This complexity, particularly when both casual an permanent staff are engaged onsite, and the changing demands of a retail environment lead to shifting rosters, can lead to errors and issues, as one ACAPMA Member found out recently.
Case Study: Friday foul up
In this case the business noticed, on review of the rosters, that there appeared to be an issue with the recording of the shifts for some permanent night shift workers who were doing the Friday straddle into Saturday shift.
The site managers had been setting the roster for the employees shift to start at 23:59 on Friday but recording in the payroll system as starting at 00:00 Saturday. This difference of one minute turned out to be significant for the permanent fuel retail workers.
As the shift start time is the key determining factor for the rate to apply to permanent fuel retail workers the start time in this case resulted in the whole shift being classed as a Friday Night Shift and as such higher night shift rate should have applied to all of the hours worked on the Saturday morning.
The business was very concerned that there had been an erroneous underpayment in this situation, however further investigation showed that while this could indeed have been an underpayment issue, the site manager entering the payroll on the Saturday and the roster on the Friday had actually resulted in double payment to the staff impacted, so what could have been an underpayment was instead an overpayment.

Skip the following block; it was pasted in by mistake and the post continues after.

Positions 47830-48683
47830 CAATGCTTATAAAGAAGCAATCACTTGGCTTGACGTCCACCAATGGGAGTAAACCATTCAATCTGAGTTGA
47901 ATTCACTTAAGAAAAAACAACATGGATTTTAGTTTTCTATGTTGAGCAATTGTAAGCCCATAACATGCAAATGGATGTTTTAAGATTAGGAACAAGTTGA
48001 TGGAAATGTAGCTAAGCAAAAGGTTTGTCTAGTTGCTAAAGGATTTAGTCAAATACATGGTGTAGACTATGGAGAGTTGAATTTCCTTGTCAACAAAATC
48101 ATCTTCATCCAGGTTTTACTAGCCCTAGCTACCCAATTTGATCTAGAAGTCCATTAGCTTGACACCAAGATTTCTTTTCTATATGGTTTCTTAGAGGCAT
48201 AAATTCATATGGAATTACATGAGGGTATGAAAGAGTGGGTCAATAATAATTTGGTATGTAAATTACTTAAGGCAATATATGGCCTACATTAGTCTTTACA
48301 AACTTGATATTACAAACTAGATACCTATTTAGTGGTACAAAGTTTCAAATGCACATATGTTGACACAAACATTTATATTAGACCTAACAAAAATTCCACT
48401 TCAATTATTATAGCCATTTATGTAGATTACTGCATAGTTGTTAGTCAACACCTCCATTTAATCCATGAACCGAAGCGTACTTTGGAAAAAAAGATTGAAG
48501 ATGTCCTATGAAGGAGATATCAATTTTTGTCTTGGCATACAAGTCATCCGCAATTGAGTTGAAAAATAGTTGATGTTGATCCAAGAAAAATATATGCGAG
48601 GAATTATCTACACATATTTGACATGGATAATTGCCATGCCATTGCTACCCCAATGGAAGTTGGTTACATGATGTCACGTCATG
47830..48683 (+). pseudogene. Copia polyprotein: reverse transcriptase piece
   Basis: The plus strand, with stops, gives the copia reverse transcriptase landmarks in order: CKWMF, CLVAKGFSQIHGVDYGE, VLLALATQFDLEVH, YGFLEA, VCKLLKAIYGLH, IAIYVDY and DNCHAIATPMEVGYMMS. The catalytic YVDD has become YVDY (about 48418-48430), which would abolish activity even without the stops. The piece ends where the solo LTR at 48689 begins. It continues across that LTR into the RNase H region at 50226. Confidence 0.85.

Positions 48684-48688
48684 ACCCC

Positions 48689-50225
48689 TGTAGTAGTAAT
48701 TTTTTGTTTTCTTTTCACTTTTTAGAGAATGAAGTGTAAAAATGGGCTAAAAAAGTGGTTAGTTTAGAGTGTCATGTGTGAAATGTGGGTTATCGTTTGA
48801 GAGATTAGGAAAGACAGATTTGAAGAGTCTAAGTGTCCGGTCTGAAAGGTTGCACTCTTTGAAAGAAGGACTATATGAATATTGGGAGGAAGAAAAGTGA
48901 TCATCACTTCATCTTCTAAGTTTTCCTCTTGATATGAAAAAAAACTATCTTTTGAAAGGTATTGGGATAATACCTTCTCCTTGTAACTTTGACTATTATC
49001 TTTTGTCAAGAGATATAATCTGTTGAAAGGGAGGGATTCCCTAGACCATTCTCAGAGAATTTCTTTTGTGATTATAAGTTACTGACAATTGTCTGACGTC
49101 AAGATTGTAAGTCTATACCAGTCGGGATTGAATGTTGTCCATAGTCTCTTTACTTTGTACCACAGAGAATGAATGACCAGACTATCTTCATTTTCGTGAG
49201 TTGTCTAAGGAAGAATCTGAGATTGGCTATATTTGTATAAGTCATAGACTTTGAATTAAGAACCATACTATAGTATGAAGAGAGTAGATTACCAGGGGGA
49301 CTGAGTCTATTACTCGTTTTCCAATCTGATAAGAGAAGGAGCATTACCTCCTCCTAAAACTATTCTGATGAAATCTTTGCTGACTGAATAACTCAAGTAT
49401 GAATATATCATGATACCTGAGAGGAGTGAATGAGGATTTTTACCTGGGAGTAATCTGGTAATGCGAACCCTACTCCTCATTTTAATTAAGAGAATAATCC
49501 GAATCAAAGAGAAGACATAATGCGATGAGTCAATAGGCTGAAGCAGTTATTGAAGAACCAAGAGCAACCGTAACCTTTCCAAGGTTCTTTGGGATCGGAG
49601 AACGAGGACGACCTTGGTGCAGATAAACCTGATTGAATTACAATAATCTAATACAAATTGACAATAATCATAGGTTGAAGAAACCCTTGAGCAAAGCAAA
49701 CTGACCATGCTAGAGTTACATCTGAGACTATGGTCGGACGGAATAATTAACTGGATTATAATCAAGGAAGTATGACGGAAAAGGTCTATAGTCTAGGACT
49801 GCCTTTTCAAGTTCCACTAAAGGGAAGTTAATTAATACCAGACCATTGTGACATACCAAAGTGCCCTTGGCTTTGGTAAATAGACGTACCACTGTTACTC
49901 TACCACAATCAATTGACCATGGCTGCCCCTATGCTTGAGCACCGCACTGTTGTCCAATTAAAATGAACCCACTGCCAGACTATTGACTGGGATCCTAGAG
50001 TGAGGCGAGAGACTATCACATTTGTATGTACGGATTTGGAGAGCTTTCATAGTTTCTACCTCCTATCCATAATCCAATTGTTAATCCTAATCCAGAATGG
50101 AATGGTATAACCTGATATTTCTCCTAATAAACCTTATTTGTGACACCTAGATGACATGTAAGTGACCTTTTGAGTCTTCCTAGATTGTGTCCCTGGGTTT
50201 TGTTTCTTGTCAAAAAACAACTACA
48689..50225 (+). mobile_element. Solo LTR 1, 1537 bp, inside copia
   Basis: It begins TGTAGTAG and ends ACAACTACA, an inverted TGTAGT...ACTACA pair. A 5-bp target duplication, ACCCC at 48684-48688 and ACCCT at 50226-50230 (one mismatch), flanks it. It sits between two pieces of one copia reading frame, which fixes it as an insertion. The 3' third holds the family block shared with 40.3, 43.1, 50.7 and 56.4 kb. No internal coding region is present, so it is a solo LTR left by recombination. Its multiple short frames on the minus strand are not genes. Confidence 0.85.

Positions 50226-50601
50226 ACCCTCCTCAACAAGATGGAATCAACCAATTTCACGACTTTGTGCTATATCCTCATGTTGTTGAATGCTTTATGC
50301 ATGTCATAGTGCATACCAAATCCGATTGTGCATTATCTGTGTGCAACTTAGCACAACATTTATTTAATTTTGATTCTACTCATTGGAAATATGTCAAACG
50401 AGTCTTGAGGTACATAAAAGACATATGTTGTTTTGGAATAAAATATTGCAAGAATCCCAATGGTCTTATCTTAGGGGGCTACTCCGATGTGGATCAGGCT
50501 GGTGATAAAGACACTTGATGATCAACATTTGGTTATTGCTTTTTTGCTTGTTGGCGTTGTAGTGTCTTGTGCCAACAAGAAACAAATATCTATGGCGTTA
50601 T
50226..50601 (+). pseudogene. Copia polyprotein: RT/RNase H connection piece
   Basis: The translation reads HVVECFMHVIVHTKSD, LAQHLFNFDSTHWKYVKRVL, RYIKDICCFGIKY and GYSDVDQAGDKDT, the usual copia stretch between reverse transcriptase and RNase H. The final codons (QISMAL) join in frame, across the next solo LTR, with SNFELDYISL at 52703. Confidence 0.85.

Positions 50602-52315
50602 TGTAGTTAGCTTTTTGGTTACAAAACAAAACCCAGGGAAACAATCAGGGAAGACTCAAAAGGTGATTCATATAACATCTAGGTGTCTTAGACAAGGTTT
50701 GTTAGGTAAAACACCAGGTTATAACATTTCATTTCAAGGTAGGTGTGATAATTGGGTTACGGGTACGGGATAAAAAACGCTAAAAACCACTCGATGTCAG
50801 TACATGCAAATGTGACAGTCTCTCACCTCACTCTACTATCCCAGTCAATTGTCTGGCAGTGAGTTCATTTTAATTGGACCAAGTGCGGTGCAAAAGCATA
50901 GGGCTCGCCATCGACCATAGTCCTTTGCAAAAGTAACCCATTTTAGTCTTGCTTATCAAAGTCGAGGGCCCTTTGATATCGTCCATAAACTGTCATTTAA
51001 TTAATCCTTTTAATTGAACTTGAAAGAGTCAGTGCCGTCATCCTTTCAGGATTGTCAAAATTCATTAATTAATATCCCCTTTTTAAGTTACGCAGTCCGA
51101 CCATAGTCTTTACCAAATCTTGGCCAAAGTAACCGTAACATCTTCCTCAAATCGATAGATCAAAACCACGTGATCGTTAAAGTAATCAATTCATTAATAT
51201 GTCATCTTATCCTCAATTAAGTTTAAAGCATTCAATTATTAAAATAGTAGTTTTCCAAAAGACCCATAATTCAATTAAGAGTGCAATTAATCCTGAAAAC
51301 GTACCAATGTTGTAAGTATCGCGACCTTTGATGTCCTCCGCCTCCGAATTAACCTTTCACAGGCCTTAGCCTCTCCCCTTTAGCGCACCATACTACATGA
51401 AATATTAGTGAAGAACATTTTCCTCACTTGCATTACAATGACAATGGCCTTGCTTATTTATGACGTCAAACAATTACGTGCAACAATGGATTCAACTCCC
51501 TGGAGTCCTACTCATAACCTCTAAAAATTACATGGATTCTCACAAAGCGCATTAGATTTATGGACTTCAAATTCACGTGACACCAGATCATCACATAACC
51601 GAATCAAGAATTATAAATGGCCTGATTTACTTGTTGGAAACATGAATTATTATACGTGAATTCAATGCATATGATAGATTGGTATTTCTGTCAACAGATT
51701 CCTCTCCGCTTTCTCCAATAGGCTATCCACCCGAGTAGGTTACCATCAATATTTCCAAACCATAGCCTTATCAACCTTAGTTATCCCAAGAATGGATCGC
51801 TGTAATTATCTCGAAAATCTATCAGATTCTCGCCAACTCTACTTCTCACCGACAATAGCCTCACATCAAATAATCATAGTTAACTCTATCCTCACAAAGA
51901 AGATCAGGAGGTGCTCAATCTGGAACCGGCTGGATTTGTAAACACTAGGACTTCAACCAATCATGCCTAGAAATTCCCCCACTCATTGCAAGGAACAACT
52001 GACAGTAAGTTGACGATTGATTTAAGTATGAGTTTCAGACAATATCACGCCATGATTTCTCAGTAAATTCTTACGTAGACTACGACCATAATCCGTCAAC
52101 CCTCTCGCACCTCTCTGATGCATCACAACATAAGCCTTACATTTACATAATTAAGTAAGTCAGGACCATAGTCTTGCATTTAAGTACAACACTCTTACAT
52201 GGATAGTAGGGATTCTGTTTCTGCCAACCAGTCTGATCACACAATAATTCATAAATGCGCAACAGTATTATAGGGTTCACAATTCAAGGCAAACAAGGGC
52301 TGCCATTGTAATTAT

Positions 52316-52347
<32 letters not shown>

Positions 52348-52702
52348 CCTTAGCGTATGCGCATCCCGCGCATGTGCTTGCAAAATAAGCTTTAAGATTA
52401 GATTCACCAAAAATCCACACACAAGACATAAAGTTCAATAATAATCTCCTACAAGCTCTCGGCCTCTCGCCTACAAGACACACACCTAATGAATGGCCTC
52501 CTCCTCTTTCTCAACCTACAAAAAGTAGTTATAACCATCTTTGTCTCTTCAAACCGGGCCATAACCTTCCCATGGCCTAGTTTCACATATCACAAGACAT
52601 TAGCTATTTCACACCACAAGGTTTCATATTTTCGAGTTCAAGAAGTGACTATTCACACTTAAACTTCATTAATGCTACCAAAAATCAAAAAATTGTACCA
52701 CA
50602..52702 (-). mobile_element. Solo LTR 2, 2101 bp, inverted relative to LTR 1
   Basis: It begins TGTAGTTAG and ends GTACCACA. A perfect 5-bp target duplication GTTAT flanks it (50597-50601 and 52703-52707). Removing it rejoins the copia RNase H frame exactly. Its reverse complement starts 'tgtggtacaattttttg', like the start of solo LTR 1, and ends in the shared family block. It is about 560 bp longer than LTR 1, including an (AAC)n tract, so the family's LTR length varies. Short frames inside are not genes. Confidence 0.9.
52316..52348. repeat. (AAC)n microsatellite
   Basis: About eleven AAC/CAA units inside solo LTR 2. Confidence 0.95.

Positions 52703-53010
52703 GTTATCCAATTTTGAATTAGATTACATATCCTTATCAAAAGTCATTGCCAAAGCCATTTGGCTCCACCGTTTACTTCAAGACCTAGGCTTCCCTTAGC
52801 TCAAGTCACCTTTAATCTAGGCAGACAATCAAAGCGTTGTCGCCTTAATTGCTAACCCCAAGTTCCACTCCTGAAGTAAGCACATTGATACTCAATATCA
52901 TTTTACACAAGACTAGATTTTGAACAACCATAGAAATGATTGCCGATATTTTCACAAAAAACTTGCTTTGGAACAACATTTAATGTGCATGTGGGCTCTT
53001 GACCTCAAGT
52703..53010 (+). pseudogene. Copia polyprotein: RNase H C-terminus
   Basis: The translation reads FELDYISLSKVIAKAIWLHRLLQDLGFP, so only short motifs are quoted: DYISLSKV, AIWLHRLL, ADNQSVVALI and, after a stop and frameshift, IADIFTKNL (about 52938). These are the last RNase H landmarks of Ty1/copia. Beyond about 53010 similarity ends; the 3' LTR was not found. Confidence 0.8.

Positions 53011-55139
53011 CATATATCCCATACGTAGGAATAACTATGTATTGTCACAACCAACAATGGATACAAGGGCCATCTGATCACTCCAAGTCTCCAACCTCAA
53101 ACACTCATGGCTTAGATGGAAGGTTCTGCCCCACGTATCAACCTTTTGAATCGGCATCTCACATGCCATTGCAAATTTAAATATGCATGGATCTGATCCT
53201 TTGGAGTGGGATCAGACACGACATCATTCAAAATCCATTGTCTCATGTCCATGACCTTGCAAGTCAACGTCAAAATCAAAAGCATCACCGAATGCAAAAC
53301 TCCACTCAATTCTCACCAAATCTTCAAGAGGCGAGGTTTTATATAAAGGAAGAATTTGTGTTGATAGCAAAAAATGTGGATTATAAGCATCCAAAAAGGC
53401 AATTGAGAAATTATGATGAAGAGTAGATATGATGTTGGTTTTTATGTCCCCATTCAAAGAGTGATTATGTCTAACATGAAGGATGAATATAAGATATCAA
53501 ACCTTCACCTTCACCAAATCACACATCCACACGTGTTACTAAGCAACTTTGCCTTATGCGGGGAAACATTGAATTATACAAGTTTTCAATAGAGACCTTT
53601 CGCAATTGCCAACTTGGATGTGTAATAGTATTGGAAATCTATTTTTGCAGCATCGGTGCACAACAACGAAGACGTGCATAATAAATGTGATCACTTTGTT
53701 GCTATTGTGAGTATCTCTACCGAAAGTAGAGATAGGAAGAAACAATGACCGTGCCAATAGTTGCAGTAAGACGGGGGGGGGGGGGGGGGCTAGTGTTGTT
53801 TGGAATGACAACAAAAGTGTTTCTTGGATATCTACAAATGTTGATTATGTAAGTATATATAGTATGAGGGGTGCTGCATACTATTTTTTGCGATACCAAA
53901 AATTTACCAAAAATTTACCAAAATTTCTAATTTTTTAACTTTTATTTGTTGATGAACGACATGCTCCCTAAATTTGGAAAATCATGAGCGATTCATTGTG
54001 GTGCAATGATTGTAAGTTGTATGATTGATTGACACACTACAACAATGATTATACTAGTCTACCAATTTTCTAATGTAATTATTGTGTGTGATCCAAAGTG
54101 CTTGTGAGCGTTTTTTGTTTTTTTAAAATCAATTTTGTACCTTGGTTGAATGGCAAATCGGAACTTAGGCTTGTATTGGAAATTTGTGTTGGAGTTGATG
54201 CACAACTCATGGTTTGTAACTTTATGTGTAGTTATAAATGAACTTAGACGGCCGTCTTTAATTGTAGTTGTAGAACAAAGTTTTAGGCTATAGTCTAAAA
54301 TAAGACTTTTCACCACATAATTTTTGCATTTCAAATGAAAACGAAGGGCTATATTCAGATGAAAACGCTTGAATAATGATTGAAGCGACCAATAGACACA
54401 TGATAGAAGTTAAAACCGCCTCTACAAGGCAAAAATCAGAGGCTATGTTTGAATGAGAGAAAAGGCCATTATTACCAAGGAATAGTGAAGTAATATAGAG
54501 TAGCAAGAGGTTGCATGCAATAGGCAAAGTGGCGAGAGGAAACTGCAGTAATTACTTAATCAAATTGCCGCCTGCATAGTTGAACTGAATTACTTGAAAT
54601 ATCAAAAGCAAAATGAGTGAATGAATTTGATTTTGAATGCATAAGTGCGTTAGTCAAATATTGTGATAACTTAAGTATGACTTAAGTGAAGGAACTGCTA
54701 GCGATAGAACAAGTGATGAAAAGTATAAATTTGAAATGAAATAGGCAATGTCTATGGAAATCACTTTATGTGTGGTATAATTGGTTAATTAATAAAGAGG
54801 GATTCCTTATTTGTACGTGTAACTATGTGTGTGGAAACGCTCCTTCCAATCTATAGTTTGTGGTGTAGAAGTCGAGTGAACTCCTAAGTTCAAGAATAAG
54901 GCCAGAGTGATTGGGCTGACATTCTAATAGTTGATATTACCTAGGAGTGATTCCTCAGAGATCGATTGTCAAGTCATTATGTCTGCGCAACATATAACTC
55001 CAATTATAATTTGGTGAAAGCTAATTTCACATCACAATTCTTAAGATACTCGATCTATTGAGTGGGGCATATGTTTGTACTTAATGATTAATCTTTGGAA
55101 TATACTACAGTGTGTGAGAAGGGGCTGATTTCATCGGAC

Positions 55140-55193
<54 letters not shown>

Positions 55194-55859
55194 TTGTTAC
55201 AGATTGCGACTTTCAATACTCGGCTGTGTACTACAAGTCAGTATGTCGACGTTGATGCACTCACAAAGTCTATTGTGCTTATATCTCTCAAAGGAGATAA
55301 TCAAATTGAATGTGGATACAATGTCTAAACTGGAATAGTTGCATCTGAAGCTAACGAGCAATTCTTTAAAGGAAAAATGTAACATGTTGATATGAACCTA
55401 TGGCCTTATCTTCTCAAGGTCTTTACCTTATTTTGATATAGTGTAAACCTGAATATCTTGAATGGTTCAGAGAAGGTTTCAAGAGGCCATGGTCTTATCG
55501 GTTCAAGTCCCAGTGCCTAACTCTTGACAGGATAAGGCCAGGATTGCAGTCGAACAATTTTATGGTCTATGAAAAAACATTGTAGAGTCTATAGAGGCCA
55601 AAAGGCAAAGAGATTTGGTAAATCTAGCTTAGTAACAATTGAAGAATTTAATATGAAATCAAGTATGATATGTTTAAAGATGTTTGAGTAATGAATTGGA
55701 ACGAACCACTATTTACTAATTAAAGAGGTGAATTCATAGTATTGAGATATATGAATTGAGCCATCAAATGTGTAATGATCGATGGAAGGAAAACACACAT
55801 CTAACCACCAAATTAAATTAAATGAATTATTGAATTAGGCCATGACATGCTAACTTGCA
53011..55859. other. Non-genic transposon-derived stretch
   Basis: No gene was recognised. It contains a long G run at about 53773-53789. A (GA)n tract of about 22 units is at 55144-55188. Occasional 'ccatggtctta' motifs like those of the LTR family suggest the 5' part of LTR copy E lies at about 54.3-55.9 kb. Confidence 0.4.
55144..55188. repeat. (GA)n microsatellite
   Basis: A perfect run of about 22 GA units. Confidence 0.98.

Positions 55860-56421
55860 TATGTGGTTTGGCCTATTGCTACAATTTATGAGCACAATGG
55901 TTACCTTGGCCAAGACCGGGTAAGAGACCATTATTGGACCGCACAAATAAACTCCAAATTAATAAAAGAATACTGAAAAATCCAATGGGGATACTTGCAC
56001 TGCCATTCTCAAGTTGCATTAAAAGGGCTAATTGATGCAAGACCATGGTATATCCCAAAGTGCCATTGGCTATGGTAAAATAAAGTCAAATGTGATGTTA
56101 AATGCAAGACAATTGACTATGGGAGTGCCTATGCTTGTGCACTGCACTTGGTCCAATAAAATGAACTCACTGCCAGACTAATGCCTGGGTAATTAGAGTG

Learnings for all businesses
“In this particular case the business was saved by the fact that their new payroll system was linked to the roster system, so those straddle shifts were picked up on both Friday and Saturday, so instead of a minor underpayment there was a significant overpayment, but there are learnings for all operators in this case”, explains Elisha.
“When site managers are doing the rostering it is vital that they understand the requriements of the Award and particularly the different requriements that apply to permanent staff versus casual staff in the fuel retail context. It is these small nuances that can result in 1 minute on a roster turning into an underpayment issue”, Elisha added.
So what should businesses do?
“Clearly training site managers in more than just the running of the site is necessary. The site managers are not ultimately responsible for employment compliance, the business is, but as the vast majority of site managers come to the position from the ranks of the console operators, the business needs to appreciate that they do not necessarily have the experience required to navigate the complexity of general employment compliance, let alone the convoluted and nuanced fuel retail requirements”, explains Elisha.
“So training is a must. What is also advisable is setting some rostering principles that make clear what rate will apply for each employee status for each standard shift. But the biggest tip is to ensure that no shift starts right on midnight. Starting a shift at 23:45 or 00:15 ensures that the business and the employee are clear on which day the shift starts in, and when the employees are permanent fuel retail workers, that makes a huge difference”, concludes Elisha.
Here to Help